Baby Murres, Puffins and More in the Aviary

Breeding season has commenced in the Seabird Aviary! A total of 16 eggs have been laid so far, from several of the six species currently residing there. It’s an exciting time for the Aquarium’s aviculturists—and for anyone who loves fuzzy little chicks, which is everyone—but breeding in the Aviary is a controlled operation for a number of reasons, not least of which is sheer living space.

“Most species mind their own business in the Aviary,” said CJ McCarty, Curator of Birds at the Aquarium. “But when nesting habitat is shared—for instance, both puffins and rhinoceros auklets nest in burrows—there can be territorial disputes that we must take into consideration when breeding season rolls around.”

Each spring, the first thing our aviculturists ask themselves is whether they are in need of or have room for any new birds in the Aviary. If there is no place for a chick from a certain breeding pair, the keepers will replace the couples’ egg with a similar looking plaster-filled dummy egg. This allows the birds to practice natural breeding behaviors without overpopulating the Aviary.

Secondly, the aviculturists see if there are any requests for birds from other facilities. This year, for instance, Oceanario de Lisboa in Portugal has requested two black oystercatcher chicks from the Aquarium. So our resident pair will rear their chicks to fledging age before we transport them to Portugal.

If the answer to either of the previous questions is yes, staff will refer to the regional studbook. What, one might reasonably ask, is a studbook?

“A studbook is a tool we use to track and manage each individual of a species cared for in AZA [Association of Zoos & Aquariums]-accredited facilities,” said Charlee Jackson, an Aquarium aviculturist. “It documents the pedigree [genetic make-up] and demographic history [genetic representation] of each individual in a population—in this case, the region of North America.  Based on this information, it charts all of the males and females and gives us a score for any pair combination.”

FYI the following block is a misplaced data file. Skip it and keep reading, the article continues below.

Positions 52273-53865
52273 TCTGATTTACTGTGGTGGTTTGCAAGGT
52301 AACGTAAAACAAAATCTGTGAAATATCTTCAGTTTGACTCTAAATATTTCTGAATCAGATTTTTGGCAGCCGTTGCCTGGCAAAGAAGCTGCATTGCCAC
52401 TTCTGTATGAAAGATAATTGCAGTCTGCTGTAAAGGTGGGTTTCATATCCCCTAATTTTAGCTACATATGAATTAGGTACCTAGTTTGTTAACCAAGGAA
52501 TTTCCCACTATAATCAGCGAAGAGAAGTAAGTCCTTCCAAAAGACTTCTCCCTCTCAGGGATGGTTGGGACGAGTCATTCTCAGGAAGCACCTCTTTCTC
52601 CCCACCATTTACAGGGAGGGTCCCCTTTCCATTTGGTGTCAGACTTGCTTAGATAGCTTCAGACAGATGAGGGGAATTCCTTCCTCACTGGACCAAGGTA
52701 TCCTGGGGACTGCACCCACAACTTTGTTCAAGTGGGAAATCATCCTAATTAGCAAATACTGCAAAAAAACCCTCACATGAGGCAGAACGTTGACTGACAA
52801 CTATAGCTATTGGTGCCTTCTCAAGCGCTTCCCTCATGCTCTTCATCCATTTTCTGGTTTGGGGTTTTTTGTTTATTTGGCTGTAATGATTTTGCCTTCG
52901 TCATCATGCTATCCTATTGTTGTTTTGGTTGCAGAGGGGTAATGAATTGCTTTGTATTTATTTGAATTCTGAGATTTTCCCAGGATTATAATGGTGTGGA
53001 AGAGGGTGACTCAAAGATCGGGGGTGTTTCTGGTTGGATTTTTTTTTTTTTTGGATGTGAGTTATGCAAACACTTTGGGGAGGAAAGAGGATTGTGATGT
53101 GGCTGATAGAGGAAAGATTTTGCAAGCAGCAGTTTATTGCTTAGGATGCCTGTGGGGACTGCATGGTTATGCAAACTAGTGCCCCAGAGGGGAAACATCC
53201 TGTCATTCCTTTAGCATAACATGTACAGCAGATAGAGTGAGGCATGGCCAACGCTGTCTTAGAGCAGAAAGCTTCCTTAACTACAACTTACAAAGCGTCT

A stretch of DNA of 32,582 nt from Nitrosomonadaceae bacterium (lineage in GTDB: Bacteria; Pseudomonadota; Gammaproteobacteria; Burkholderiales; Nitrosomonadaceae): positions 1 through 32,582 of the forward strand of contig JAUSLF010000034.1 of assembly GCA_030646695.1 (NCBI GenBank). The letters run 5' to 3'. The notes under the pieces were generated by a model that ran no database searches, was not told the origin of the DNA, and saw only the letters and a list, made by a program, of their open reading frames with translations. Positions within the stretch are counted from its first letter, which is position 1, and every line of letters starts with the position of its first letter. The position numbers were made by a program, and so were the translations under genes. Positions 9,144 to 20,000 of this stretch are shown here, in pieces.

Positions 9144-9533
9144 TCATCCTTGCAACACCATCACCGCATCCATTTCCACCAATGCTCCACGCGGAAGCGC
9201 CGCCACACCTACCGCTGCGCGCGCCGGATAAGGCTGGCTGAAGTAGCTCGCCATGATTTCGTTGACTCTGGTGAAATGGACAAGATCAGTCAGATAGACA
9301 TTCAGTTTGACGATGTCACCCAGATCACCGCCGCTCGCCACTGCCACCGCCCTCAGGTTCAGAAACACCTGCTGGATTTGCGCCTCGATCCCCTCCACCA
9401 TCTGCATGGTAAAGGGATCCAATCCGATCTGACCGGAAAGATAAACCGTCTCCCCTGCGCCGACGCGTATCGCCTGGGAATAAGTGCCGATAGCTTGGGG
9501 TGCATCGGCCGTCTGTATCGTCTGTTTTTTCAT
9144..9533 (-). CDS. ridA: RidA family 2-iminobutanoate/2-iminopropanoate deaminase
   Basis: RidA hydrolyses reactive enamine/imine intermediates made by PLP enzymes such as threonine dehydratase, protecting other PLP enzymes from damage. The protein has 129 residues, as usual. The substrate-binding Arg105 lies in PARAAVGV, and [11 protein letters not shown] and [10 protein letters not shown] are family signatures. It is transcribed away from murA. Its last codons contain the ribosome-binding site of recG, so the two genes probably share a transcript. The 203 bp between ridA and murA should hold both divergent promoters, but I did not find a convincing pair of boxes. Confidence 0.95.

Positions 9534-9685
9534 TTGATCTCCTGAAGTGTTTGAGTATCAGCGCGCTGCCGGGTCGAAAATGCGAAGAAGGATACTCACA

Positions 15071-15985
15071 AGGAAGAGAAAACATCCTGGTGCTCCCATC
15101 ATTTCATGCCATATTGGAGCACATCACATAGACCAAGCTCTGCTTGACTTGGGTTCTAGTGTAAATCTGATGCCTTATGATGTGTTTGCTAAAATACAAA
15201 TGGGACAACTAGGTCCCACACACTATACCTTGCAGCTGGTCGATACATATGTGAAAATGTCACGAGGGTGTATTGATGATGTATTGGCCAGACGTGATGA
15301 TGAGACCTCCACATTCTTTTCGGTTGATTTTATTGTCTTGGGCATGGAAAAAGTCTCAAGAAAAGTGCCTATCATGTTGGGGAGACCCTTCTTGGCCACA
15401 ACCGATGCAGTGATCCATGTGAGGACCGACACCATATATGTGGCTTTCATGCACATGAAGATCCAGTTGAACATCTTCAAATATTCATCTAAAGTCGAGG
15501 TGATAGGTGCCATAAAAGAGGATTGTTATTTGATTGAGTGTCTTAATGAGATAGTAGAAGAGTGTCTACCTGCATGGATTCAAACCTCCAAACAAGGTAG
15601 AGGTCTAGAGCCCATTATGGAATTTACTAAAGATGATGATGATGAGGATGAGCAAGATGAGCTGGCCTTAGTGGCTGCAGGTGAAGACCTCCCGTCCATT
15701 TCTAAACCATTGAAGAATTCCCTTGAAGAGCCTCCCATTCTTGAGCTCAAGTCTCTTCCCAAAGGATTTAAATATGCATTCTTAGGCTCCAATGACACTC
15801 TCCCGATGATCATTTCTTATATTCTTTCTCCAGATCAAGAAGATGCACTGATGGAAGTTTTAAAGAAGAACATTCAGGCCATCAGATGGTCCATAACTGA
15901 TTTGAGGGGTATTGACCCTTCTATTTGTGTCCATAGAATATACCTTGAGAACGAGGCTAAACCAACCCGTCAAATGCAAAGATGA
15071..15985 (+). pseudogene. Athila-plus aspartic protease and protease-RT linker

For the Aviary’s mated pairs, a close look at the studbook produces a score for a specific pair, based on their combined pedigree and history. The scores are on a scale of 1-5 (1= Will greatly improve genetic diversity of population; 5= DO NOT BREED).  For the alcids, the Aquarium currently has studbooks for common murres and both of our puffin species, horned and tufted. Two pairs of murres and at least three pairs of tufted puffins are incubating eggs this year, as their studbook “score” is low enough to ensure that their offspring will improve genetic diversity of the overall population.

This year, in addition to the oystercatchers bound for Portugal, the Aviary is expecting a handful of chicks that will remain at the Aquarium, joining the resident population. Check back for updates on our new arrivals throughout the summer!

The Oregon Coast Aquarium is dedicated to the highest quality aquatic and marine science programs for recreation and education so that the public better understands, cherishes, and conserves the world’s natural marine and coastal resources. An accredited Association of Zoos & Aquariums institution, this 501(c)3 non-profit organization is ranked as one of the top 10 aquariums in the U.S. Visit us at 2820 S.E. Ferry Slip Rd., Newport, OR. aquarium.org, (541) 867-3474. Follow us on Facebook.com/OregonCoastAquarium, or Twitter.com/OrCoastAquarium for the latest updates.








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